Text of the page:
set.seed(100)
## True value of mu
mu <- 5
reps <- 1000 # to demonstrate definition of CI
N <- 50

counting <- vector(length = reps)
## making 95% CI
for(i in 1:reps)
{
    ## When data is really normal and true mean is mu = 5
    ## So CLT hold exactly
    data <-  mu + rnorm(N, mean = 0, sd = 1)
    mu.hat <- mean(data)
    se <- sd(data)/sqrt(N)
    quantile <- qt(.975, df = N-1)
    upper <-  mu.hat + quantile*se
    lower <- mu.hat - quantile*se

    ## Demonstrating how many of the CIs  have mu in them

    counting[i] <- ifelse(upper > mu && lower < mu, 1, 0)
}
mean(counting)
# [1] 0.946

counting <- vector(length = reps)
## making 95% CI
for(i in 1:reps)
{
    ## When data is from t distribution and true mean is still mu = 5
    ## With N = 100 CLT is only approximate
    data <-  mu + rt(N, df = 1)
    mu.hat <- mean(data)
    se <- sd(data)/sqrt(N)
    quantile <- qt(.975, df = N-1)
    upper <-  mu.hat + quantile*se
    lower <- mu.hat - quantile*se

    ## Demonstrating how many of the CIs  have mu in them

    counting[i] <- ifelse(upper > mu && lower < mu, 1, 0)
}
mean(counting)
# [1] 0.986

The first time, I get very close to .95 but the second time I am much higher. So yes, our confidence will be different from .95 if our assumptions don't hold. However if $N$ is large and the data distribution is close to normal, it won't be too far off.

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  • $\begingroup$ Thank you very much for taking the time to go into such detail (is the code in R?). Would it be correct then to say that "There's a 95% chance that the sample we randomly chose is one of the samples whose mean is within 2 SD's of the true mean"? In other words, 95% of all the possible samples of size $n$ are going to capture the true mean. $\endgroup$ – jeremy radcliff Jul 18 '16 at 14:34
  • $\begingroup$ Yes, the code is in R. Still a little off, since "samples" don't capture mean, confidence intervals do. So maybe, "95% of all the possible CIs created from samples of size n are going to capture the true mean", would be more accurate. $\endgroup$ – Greenparker Jul 18 '16 at 14:36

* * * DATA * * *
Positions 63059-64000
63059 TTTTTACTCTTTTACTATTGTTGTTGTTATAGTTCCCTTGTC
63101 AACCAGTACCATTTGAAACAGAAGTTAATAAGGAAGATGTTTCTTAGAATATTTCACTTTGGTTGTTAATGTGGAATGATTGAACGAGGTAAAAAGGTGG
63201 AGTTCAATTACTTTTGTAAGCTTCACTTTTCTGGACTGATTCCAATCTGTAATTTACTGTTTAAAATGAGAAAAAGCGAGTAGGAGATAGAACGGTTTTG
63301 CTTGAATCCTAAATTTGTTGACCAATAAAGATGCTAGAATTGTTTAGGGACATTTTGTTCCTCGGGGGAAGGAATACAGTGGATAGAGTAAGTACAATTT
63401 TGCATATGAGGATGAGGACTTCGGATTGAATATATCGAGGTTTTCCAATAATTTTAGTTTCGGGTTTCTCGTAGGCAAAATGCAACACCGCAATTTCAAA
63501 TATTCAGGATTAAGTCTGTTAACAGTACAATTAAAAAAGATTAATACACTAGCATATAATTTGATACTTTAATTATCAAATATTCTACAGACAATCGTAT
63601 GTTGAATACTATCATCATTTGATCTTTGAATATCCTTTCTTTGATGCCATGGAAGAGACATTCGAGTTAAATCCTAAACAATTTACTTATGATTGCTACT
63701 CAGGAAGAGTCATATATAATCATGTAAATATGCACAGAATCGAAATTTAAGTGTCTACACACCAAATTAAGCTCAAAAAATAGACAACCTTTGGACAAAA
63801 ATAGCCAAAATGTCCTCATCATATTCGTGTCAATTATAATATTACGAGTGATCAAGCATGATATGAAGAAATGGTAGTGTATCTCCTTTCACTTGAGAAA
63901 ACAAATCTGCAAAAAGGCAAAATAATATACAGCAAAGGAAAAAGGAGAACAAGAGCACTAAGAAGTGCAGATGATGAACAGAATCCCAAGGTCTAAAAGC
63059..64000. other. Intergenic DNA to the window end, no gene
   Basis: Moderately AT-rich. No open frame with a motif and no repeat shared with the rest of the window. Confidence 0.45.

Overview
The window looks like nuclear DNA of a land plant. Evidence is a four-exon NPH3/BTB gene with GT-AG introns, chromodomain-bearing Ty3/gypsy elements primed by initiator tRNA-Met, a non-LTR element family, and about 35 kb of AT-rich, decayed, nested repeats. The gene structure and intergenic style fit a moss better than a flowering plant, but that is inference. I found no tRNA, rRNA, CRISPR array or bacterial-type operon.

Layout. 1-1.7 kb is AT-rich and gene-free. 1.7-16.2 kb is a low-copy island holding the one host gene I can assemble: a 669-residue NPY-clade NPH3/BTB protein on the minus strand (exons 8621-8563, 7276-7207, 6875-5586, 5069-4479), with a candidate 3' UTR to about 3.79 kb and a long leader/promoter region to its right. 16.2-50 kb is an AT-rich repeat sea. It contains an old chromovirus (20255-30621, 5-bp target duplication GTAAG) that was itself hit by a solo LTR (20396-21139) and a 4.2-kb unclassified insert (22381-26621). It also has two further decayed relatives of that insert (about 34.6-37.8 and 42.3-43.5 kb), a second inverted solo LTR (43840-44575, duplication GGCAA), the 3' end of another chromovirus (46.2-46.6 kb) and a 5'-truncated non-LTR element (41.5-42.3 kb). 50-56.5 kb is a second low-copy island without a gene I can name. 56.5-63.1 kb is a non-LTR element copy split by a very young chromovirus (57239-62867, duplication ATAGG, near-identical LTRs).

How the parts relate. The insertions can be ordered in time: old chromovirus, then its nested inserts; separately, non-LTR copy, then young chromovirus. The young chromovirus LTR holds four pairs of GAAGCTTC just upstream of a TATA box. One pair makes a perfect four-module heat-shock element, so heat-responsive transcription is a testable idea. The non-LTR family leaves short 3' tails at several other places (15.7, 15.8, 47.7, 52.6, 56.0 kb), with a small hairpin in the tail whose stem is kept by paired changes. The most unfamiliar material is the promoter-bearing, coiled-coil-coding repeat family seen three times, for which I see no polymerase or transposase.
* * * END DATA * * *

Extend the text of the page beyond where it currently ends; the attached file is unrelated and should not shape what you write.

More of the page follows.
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    $\begingroup$ @Greenparker, that makes sense thank you, I think I understand the subtle distinction now: We're saying that once we have our sample we can't talk about the probability of the CI created from it capturing the mean because at that point the CI either captures the true mean or doesn't but there's no chance associated with that possibility anymore since it is already "realized"; however we can talk about the probability of getting one of the samples whose CI will capture the true mean. $\endgroup$ – jeremy radcliff Jul 18 '16 at 14:40
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The answer by @Greenparker is an excellent answer that highlights a common misconception, but I want to try to address your question more directly. You are correct to say that if your model is wrong (student heights are not normal) then your confidence intervals might not be as accurate as they claim. The issue then lies with identifying an appropriate model and then constructing confidence intervals from that model for the parameters involved (confidence intervals are not something tied solely to models with the normality assumption).

In some cases, even if your model is wrong, your statistics may be robust to deviations from your model assumptions (e.g. The normal assumption for your heights was wrong, but you end up with 94% confidence intervals rather than 95% confidence intervals...which is just fine).

And of course as @Greenparker illustrates, the Central Limit theorem is very powerful and holds in many situations. So if your sample size is large enough you can often get away with Normality assumptions.

All this to say that statistics is quite nuanced, problem specific.

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  • $\begingroup$ Thank you for adding this explanation. I guess in that sense stats is like any other math modeling problem; you have a rigorous formally defined base and then there's an art to making that work "in the real world". Hopefully I'll keep building a better sense for that transition. $\endgroup$ – jeremy radcliff Jul 19 '16 at 13:52